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The Power of Education in Treating Breast Cancer


Brand Insights - Thought Leadership | Paid Program

Breast cancer is the most common cancer in women, and accounts for approximately 25% of all cancers in women worldwide.

Breast cancer is the most common cancer in women, and accounts for approximately 25% of all cancers in women worldwide. In addition, it is the most commonly diagnosed cancer among women in 140 out of 184 countries worldwide.1 There are several different subtypes of breast cancer-hormone-receptor (HR) positive, human epidermal growth factor receptor 2 (HER2)-positive, triple-negative, and BRCA-mutated-each with different frequencies, outcomes, and precision medicines for treatment.

With the treatment landscape for each subtype rapidly evolving and the high incidence of breast cancer in the population, it is critical that oncologists stay current with the latest scientific understanding of how to screen for and manage the disease when found. Continuing medical education (CME) plays a key role in helping oncologists and other members of the oncology care team stay current with the latest developments in breast cancer by offering evidence-based education beyond what they have learned in medical school and residency. Online CME is a demonstrably effective option2 for preparing oncologists to integrate therapeutic discoveries into clinical practice-offering high-value education rooted in science in formats that match oncologists’ learning preferences. Some of the therapies oncologists are interested in learning about include cyclin-dependent kinase (CDK4/6) inhibitors, HER2-targeted therapies, poly(ADP-ribose) polymerase (PARP) inhibitors, phosphoinositide 3-kinase (PI3K) inhibitors, and immunotherapy.3

“Medical oncology online CME education provides an invaluable resource for healthcare providers, particularly oncologists with the necessary, timely update in clinical care. This is particularly relevant in breast cancer due to the explosion of new data, recommendations, and FDA-approved agents. Moreover, we are facing such challenging times due to the current COVID-19 pandemic that we have to start rethinking our current educational and communication models. It is likely that in the future we will see smaller and less frequent conferences and more incorporation of online educational tools,” said Massimo Cristofanilli, MD, FACP, professor of medicine and associate director of translational research at the Robert H Lurie Comprehensive Cancer Center, Northwestern University Feinberg School of Medicine; president of the International Society of Liquid Biopsy (ISLB); and president of the Inflammatory Breast Cancer International Consortium (IBC-IC).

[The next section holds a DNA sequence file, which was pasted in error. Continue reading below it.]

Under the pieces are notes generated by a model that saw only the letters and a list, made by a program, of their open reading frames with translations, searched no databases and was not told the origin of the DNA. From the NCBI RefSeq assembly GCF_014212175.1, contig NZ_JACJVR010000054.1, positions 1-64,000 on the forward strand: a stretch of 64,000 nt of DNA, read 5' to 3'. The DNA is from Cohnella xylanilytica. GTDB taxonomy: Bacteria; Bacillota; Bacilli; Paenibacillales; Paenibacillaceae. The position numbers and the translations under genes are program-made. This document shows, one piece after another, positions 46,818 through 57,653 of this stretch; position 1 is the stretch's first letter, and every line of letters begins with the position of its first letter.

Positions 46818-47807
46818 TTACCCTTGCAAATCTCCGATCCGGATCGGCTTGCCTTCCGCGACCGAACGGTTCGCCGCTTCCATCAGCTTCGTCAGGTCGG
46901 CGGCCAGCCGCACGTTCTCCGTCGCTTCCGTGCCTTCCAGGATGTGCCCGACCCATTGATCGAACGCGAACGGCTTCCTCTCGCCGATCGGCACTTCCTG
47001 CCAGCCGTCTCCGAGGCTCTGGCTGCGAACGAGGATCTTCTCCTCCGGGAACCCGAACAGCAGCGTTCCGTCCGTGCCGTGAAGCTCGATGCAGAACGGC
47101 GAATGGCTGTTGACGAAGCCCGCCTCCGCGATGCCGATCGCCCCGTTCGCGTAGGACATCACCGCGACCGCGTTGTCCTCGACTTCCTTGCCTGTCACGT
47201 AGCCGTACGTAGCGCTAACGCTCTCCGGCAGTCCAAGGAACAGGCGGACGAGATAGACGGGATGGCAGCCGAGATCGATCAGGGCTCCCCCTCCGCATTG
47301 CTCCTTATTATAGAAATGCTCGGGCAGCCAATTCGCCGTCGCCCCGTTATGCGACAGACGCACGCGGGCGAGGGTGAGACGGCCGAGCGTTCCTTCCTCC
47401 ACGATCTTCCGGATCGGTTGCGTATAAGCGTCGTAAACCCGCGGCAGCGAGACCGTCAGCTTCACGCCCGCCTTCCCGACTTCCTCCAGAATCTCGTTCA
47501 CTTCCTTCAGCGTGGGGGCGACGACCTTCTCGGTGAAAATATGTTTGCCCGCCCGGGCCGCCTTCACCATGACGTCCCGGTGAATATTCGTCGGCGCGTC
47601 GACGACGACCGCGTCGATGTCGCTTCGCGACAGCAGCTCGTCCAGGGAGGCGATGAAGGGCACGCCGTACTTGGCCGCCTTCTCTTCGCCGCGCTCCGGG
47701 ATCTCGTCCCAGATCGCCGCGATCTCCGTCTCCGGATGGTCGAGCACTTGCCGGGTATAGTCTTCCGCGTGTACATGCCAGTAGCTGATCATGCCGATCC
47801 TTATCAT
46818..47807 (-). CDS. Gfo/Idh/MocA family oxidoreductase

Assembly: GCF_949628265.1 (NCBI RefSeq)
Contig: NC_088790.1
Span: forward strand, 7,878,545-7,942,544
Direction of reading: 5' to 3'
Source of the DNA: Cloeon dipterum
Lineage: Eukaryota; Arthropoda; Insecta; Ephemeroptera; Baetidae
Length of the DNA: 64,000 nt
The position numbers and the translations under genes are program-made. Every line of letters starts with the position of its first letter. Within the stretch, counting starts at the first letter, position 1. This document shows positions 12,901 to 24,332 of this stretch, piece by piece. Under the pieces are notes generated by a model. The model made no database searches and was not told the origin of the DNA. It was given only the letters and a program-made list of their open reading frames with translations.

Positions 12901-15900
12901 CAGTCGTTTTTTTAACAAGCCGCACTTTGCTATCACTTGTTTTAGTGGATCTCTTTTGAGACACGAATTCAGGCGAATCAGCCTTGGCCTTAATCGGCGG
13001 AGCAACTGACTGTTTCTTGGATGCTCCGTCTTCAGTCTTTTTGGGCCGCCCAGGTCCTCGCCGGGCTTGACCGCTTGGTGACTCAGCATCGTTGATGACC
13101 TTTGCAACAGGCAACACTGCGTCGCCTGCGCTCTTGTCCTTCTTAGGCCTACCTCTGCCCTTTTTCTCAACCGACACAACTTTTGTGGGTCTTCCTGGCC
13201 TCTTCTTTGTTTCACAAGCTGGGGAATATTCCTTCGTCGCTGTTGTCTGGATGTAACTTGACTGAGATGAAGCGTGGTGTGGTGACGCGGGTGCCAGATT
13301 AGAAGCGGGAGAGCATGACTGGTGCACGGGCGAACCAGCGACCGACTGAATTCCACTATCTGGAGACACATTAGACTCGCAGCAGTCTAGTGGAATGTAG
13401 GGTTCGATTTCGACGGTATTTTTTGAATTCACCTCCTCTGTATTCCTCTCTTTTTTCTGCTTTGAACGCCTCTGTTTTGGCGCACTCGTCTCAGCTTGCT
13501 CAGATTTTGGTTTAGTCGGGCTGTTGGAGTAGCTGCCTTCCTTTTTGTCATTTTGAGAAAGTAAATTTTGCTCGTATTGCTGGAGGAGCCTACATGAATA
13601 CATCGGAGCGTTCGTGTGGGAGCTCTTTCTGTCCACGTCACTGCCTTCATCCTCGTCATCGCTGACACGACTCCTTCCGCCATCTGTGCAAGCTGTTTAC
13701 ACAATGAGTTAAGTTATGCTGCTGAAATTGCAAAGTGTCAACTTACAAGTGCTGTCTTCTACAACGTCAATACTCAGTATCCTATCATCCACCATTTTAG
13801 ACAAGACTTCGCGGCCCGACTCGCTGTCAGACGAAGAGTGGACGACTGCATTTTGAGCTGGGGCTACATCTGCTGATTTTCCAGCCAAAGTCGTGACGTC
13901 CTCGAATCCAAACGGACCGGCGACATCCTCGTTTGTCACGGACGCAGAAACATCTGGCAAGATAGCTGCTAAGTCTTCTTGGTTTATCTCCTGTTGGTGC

Each education activity is developed by faculty who are leading oncologists, who work together with Medscape Oncology’s medical education directors, clinical strategists, and program managers to deliver high-quality learning solutions designed to accomplish specific educational objectives.

“The rapidly evolving cancer treatment landscape has created a dilemma for practitioners. It is not only essential for oncologists to stay current, but at the same time, more challenging to do so. With the FDA approving cancer therapies and expanding indications at a record pace, the utility of somatic molecular analyses increasing, and increased precision of newly approved drugs, staying current has quickly become a challenge for oncologists,” said Gregory A. Vidal, MD, PhD, lead of Breast Research, West Cancer; associate director of Breast Division, West Cancer; and assistant professor at UTHSC. “This is particularly challenging for medical oncologists who practice in the community setting. In breast cancer, we continue to be a leader in the precision approach to treatment. Online CME portals, like Medscape, now play an increasingly integral role in educating and equipping oncologists with the most current data and treatment practices, which allows them to continue to provide the best care to their breast cancer patients,”

As oncologists’ understanding of breast cancer evolves, clinician education will continue to be of utmost importance, with CME playing a key role.

Kinjal Parikh, PharmD, BCOP, Brand Insights Contributor, Associate Director, Clinical Strategy, Hematology/Oncology. She can be reached at kparikh@medscape.net.


1. Breast Cancer Research Foundation

2. Medscape internal data, 2019.

3. Medscape Breast Cancer Survey of Oncologists, January 2020, n = 50.

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